I have a social media account but use it very little, and only with family and friends. So when a complete stranger named “Abbie Damours” recently “liked” a post I had shared publicly back in February, 2017 I found it very odd and suspicious… Red flag #1.
Her “like” for my 2017 post felt very suspicious, but I couldn’t resist exploring! So I began by clicking the link to Ms. Damours’ social media page only to discover that the lovely Ms. Damours has no friends or posts in her social media account. Red flag #2.
When I clicked to open her “About” page it was completely empty. Red flag #3. Clearly, this “like” was meant to draw us to slaughter, not to make a new friend or invite us into a conversation.
Further investigation informed me that Abbie Damours had recently updated her profile picture. When I checked out that update I found a link that appeared to be to her “private photos” on a tumblr account. Private photos? Hmmmmmm…..that would suggest photos of a “different” nature. Most of us are likely thinking porn, and that is clearly what Ms. Damours meant to suggest, especially when you look at her name and see that it contains “amour.” (“my love” in French!) However, being the suspicious fellow I am, I took that to link to mean a malware trap disguised as personal private photos….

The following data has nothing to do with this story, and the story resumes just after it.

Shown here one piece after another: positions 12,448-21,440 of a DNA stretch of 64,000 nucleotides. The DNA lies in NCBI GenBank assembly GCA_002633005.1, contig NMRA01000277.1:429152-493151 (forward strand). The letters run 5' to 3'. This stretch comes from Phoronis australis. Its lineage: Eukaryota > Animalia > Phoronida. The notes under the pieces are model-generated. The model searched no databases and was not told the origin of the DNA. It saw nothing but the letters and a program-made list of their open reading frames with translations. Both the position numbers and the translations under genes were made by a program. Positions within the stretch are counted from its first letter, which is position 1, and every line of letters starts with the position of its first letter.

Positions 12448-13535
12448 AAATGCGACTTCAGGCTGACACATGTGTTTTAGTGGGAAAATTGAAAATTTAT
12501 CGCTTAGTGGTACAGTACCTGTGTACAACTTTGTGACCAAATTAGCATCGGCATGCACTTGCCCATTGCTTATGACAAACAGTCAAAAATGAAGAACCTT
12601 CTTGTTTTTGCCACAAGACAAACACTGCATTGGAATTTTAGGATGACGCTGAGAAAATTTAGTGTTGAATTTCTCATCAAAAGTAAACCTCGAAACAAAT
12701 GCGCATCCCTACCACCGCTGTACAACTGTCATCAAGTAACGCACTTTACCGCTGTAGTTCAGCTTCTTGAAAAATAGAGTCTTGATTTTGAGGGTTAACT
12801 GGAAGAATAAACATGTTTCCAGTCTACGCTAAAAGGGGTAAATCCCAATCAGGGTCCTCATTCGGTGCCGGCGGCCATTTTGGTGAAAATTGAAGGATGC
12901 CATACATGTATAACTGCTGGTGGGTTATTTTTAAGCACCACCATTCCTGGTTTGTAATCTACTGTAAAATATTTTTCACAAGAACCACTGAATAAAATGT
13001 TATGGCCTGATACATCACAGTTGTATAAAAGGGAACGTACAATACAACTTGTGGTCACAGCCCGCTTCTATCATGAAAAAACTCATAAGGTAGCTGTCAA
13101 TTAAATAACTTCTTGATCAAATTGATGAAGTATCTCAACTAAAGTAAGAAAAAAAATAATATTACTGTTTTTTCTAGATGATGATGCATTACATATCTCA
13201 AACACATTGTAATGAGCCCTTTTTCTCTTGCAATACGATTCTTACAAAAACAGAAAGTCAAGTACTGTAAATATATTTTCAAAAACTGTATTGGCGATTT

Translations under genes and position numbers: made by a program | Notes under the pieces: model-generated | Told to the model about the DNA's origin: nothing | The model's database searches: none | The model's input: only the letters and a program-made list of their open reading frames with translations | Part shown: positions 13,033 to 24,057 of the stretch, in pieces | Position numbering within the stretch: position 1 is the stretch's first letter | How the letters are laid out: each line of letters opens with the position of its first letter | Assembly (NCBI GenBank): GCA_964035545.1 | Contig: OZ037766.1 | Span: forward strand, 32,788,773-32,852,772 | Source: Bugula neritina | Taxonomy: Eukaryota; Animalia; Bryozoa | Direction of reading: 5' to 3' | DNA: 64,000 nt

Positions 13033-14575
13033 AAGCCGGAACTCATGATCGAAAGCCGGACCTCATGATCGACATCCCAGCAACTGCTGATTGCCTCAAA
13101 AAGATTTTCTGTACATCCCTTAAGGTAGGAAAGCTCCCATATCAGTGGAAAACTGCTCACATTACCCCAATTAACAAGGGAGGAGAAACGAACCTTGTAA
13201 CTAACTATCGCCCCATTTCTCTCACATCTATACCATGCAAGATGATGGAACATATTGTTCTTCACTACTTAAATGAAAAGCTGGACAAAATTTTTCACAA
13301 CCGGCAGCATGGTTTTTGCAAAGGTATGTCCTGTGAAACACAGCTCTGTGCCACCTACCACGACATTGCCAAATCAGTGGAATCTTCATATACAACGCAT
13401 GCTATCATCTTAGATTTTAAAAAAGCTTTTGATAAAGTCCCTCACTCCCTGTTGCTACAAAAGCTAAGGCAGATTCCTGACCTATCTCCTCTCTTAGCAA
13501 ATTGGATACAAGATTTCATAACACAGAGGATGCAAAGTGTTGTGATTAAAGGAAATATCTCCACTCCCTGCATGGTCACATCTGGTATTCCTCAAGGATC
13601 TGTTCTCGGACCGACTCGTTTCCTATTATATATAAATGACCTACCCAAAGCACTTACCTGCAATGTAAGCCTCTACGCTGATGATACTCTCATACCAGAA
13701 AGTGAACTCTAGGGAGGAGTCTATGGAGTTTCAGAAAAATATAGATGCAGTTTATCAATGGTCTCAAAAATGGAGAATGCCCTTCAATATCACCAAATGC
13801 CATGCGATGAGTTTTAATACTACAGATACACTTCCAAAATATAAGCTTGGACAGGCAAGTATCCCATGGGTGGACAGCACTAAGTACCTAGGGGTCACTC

Screenshots of Ms. Damours Tumblr page confirmed the “ruse” that “she” had posted nude photos (and video) for me to visit. But my suspicions about the real intention of this “like” were rock solid. They were confirmed when I was unable to mouse-over the links on Ms. Damours Tumblr page to reveal where they pointed! The web page was coded in such a way as to completely disable a mouse-over. There is only one reason why someone would code a page this way… he didn’t want us to see where the link will send us. However, it didn’t take me long to find another way to show that the links on this Tumblr page pointed to a website called sveta[.]sexnow[.]site.
Again, don’t assume that this is nothing more than an invitation to view adult content. It isn’t! Using our usual assortment of online tools, I was able to easily show that malware was waiting for me, along with at least one more redirect to another questionable porn website. The lesson here should be obvious all, online deception is a chronic problem and cybercriminals have a very large playbook of tricks to try to fool us into installing the tools of their trade.